Career Outlook

Civil Engineers

Nature of the Work

Civil engineers research, develop, design, build and maintain all basic infrastructures such as buildings, roads, rail roads, bridges, dams, tunnels, storm sewers, sanitary sewers, water treatment facilities and so on. Civil Engineers participate in the geotechnical engineering where they design foundations and special issues arising due to natural hazards such as earth quakes, tsunami and flooding. Several civil engineers work with transportation engineering divisions and participate in traffic network design, high way design and traffic planning. Civil engineers with Structural specialization work with design of structural components which involves steel and concrete design. Civil Engineers with water resources and environmental engineering specialization participate in watershed eco system maintenance, water distribution network design, storm sewer design, flood plain development and water quality modeling. Civil Engineers with construction management works as team leads in the project site and manage the resources in an optimal way. Civil Engineers faces lots of design challenges and has tremendous research scopes in all the above mentioned specializations.

Computers assist civil engineers by accurately and efficiently performing computations, and by permitting the modeling and simulation of new designs as well as facilitating changes to existing designs. Computer-Aided Design (CAD) is used for design data processing.

Civil engineers work in many industries, and their work varies by industry and function. Civil engineers have the scope to specialize in structural, transportation, water resources and environmental and construction management. This branch of civil engineering is also one of the broadest engineering disciplines. Civil engineering graduates have scope to choose field oriented jobs, travelling jobs, managerial jobs, computer aided design jobs and research positions as per their interest.

Employment and Job Outlook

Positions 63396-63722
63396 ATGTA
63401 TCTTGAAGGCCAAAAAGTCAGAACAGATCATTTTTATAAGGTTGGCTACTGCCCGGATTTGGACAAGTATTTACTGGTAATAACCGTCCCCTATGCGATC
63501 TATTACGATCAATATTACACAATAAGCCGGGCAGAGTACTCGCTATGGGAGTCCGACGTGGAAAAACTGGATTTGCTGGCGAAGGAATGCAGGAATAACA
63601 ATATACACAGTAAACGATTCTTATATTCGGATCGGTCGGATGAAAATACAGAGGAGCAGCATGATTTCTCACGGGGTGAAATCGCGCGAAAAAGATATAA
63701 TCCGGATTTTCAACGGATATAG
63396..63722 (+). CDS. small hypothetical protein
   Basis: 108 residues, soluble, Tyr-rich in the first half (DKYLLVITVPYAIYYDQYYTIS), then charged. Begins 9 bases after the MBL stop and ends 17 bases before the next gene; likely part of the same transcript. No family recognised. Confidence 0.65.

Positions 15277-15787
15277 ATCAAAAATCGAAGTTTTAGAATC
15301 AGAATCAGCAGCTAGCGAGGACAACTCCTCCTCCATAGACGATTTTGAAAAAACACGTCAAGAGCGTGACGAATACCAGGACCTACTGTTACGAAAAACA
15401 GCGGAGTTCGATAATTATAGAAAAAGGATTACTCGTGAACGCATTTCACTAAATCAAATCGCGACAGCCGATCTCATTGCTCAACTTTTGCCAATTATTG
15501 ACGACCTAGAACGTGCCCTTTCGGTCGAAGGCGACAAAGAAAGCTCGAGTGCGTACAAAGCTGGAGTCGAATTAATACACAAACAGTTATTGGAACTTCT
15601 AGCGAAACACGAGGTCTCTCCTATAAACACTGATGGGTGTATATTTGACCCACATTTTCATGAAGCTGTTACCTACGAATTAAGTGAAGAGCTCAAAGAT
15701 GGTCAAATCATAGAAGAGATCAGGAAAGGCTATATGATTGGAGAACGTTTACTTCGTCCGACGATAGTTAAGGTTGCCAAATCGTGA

Based on the input from our Engineering Advisory Board and websites, the need for qualified Civil Engineers is still growing especially for the infrastructure development as well as environmental issues. Civil engineers held about 278,400 jobs in USA during 2008. The US Employment outlook for the 10-year period 2008-18, published in Monthly Labor View in Nov 2009, indicates that the growth of Civil Engineers is anticipated to be especially robust. The increase from 2008 to 2018 will be 24.3% for Civil Engineers and 30.6% for Environmental engineers in the US. Similarly in the state of Indiana, the demand for civil and environmental engineers will increase by 13.8% and 27.1%, respectively, for the period 2006 ” 2016. Civil Engineers get opportunities in private, state and federal agencies. Having Professional Engineer license is very advantageous to civil engineering profession. Purdue University Calumet provides special review sessions for students to help their fundamental of engineering examination preparation.

Earnings

Median annual earnings of mechanical engineers were $74,600 in 2008. The middle 50 percent earned between $48,140 and $74,600. The lowest 10 percent earned less than $48,140, and the highest 10 percent earned more than $115,630. According to a 2003 salary survey by the National Association of Colleges and Employers, bachelors degree candidates in civil engineering received starting offers averaging $,52,048 $ a year, masters degree candidates had offers averaging $54,565, and Ph.D. candidates were initially offered $69,904.

See the introduction to the section on engineers in the Bureau of Labor Statistics Occupational Outlook Handbook for information on working conditions, training requirements, and other sources of additional information.

Source: Bureau of Labor Statistics, U.S. Department of Labor, Occupational Outlook Handbook, 2010-11 Edition, Mechanical Engineers .

Mechanical Engineers

Nature of the Work